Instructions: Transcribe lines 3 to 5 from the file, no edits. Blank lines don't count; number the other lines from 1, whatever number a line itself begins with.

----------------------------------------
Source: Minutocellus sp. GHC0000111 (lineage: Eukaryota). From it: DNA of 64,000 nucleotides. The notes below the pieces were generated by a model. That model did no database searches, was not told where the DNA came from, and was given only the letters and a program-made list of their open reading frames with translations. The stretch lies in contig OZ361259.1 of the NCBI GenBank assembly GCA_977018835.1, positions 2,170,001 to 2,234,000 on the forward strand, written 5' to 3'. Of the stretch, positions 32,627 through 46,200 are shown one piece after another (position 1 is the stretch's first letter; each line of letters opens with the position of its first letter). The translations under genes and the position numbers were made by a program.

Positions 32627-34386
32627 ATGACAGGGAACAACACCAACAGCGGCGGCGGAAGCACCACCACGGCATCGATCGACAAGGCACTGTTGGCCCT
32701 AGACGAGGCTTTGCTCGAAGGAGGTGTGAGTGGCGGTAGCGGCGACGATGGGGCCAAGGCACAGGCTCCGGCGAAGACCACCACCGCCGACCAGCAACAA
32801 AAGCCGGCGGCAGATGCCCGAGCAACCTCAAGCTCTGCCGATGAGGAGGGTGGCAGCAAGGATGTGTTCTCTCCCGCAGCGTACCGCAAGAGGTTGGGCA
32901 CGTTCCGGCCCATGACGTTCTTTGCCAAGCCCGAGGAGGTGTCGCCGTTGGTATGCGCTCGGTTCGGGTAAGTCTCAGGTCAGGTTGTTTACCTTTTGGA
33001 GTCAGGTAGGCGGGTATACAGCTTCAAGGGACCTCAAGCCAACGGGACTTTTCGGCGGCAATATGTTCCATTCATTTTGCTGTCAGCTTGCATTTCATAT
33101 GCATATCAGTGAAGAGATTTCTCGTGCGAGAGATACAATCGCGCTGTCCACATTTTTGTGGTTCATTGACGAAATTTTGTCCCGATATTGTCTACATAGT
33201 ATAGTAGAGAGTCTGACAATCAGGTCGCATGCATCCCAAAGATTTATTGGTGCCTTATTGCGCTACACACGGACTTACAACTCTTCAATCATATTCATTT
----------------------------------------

32627 ATGACAGGGAACAACACCAACAGCGGCGGCGGAAGCACCACCACGGCATCGATCGACAAGGCACTGTTGGCCCT
32701 AGACGAGGCTTTGCTCGAAGGAGGTGTGAGTGGCGGTAGCGGCGACGATGGGGCCAAGGCACAGGCTCCGGCGAAGACCACCACCGCCGACCAGCAACAA
32801 AAGCCGGCGGCAGATGCCCGAGCAACCTCAAGCTCTGCCGATGAGGAGGGTGGCAGCAAGGATGTGTTCTCTCCCGCAGCGTACCGCAAGAGGTTGGGCA